Willow: Lately I Feel EVERYTHING Album Review
Willow Smith wants to enroll at the Massachusetts Institute of Technology to study physics. She wants to know more about the “beautiful mystery” of the invisible, she says. But all of that is apparently five years from now. In the meantime, she has written an unofficial dissertation on a different imperceptible force: anxiety and the feelings that accompany it. Just before the pandemic lockdown last year, she and her creative (and supposedly handsome) collaborator Tyler Cole rented space at the Museum of Contemporary Art in Los Angeles, where they locked themselves in a box for 24 hours to perform. the “Eight Stages of Anxiety.” “Songs from the duo’s recent album, aptly titled Anxiety, played in a loop. This ambitious project left questions unanswered: she and Cole scribbled “Why are we here?” “And” What inspires you? On the walls of MOCA, with no apparent answer. Willow’s fourth solo album continues to unveil her lifelong struggles against extremes of human emotion, using a multitude of pop-rock styles ranging from nu-metal to pop-punk to express joy and fear, pride and paranoia. Or as the record title says, lately I feel EVERYTHING.
Willow’s pivot to snotty power chords and tuned riffs might raise eyebrows after a three-album run of fluid R&B mixed with folkloric mysticism. But his fascination with the harsher sounds of rock feels like a natural progression, which combines his family’s musical history with his self-proclaimed love for the genre. Willow grew up watching her mother, Jada Pinkett Smith, play the role of a rare nu-metal singer with her band Wicked Wisdom. She easily expresses her musical inspirations – My Chemical Romance, Paramore, Fefe Dobson – and, perhaps because of her mother’s musical background, feels comfortable with the intricacies of hard rock subgenres: Day, but in interviews, she takes care to distinguish this sound from Zumiez’s “younger” rock bent.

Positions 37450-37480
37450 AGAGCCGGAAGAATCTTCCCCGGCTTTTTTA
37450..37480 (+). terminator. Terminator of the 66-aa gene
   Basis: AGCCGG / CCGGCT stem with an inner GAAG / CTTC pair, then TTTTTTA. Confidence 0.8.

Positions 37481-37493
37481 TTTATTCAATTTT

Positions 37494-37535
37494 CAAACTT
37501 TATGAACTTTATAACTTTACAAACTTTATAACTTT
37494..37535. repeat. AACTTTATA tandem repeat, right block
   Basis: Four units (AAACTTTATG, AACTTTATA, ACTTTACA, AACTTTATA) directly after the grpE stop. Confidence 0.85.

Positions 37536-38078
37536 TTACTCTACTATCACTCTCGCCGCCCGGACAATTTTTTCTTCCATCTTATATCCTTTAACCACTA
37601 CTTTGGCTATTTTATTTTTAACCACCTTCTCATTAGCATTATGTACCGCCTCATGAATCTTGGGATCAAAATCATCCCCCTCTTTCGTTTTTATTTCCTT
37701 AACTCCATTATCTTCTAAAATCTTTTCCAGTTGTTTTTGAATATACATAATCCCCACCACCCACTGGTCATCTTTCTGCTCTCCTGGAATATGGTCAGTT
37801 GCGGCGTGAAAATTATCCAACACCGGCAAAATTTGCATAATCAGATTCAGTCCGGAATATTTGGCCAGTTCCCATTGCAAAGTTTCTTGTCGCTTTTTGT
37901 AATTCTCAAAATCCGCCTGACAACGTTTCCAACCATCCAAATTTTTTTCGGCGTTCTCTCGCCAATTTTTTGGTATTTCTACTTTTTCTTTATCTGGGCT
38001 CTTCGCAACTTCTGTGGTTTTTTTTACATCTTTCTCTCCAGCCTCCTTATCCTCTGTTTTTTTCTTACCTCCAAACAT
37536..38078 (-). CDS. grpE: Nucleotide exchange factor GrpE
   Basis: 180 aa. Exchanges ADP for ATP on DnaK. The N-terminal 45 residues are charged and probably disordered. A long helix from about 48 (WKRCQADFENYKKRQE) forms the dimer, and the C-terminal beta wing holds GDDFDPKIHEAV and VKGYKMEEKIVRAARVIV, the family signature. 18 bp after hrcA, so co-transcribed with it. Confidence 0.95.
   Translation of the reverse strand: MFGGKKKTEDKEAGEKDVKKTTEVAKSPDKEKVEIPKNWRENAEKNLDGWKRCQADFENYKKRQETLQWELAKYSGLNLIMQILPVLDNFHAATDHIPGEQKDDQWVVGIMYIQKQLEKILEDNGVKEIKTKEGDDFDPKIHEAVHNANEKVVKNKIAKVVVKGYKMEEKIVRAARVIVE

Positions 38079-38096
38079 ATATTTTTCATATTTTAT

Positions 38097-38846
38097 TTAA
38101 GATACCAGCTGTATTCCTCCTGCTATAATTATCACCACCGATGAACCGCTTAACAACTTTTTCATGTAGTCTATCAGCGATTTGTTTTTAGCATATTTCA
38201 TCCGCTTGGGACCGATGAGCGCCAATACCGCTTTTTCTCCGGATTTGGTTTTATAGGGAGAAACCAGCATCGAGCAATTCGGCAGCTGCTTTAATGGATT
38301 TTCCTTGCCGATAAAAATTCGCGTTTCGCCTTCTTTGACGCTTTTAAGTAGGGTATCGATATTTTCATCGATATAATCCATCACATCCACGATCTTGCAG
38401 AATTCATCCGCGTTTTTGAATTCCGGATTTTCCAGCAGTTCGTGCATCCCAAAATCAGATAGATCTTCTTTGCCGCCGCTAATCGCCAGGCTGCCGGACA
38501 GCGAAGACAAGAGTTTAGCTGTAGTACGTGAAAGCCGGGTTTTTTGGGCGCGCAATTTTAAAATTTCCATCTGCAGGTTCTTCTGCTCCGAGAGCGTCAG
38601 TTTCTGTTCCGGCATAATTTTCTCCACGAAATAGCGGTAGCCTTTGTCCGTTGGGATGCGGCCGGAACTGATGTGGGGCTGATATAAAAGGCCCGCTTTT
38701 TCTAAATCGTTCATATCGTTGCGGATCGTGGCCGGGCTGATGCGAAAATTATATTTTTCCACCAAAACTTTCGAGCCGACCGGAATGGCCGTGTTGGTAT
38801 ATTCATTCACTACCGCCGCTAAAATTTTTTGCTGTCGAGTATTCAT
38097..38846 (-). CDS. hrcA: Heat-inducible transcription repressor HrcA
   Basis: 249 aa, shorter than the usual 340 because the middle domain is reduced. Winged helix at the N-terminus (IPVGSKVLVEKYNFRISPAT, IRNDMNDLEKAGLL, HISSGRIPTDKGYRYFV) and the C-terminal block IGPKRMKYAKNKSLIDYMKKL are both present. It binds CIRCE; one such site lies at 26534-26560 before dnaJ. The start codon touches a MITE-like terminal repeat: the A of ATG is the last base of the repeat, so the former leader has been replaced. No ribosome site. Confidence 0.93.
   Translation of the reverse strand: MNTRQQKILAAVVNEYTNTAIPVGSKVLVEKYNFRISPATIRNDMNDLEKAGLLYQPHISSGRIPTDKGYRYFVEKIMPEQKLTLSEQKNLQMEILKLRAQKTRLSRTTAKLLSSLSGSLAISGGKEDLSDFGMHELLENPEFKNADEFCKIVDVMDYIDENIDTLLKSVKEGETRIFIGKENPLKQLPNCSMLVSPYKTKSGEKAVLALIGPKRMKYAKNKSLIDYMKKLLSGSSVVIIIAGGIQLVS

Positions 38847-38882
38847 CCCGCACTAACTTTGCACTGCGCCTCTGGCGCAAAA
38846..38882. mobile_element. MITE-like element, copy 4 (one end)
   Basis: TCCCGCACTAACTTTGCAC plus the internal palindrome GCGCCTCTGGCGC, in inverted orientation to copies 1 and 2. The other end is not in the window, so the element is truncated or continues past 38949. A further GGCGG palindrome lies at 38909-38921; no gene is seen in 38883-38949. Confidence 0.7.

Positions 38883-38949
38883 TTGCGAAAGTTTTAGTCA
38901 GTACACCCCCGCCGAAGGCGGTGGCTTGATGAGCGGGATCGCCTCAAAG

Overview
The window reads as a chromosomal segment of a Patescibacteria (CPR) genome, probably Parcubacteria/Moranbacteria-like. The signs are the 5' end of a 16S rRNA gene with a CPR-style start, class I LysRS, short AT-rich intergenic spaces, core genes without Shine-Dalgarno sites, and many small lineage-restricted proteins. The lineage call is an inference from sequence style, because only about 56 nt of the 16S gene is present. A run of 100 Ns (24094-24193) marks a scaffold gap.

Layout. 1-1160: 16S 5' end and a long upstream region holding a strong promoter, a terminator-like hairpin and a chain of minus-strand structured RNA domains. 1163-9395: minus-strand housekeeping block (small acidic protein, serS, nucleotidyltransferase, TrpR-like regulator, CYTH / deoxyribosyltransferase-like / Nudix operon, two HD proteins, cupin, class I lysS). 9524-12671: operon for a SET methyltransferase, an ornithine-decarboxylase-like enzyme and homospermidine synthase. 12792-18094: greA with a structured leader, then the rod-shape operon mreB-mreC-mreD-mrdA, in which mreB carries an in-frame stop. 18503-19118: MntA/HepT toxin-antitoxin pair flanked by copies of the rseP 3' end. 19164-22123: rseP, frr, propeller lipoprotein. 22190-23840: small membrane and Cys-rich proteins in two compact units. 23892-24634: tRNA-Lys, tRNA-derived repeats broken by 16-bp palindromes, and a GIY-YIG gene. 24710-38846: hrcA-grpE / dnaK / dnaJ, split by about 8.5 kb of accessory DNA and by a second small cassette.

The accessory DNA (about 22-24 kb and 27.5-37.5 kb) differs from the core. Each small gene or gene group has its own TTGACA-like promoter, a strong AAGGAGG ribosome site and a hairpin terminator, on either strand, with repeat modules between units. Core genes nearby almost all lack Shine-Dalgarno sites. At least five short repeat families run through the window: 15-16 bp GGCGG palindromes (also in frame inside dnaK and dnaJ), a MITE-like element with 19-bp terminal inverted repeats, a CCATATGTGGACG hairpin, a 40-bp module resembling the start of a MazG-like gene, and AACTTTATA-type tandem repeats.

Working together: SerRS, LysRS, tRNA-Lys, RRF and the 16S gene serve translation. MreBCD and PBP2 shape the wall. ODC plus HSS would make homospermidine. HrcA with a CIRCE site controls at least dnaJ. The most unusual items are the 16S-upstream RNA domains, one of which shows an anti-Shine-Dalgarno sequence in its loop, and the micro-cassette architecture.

At lately I feel EVERYTHING, she and her co-producer Cole are developing their abilities as songwriters and rock musicians. Both are passionate guitarists, which they alluded to with bluesy riffs on previous albums. But from the first bars of “Transparent Soul”, the guitar is paramount – it is filtered and faded over the brutal intro of “Gaslight”, swirling and reverberating on “naive”, slow burning and brassy on “Come Home” and “¡BURST!” It’s also a noticeably stronger backdrop for her vocals – on songs like “Gaslight” and “Lipstick,” she belts with impressive control, screaming without tone for a moment and sliding over multiple notes. of a syllable the following. The marriage of disparate rock subgenres works because its instrumentation shares a common perspective of the early 2000s: the echoing guitars on “XTRA” are reminiscent of the disaffected pop-rock of Pink’s. Missundaztood or early Kelly Clarkson. And in a nod to the legacy of saucy leaders from the Warped Tour past, she launches “Fuck You”, a predictable, explicit 30-second interlude, as if to show that she knows that evoking this particular era of rock requires a casual sense of humor.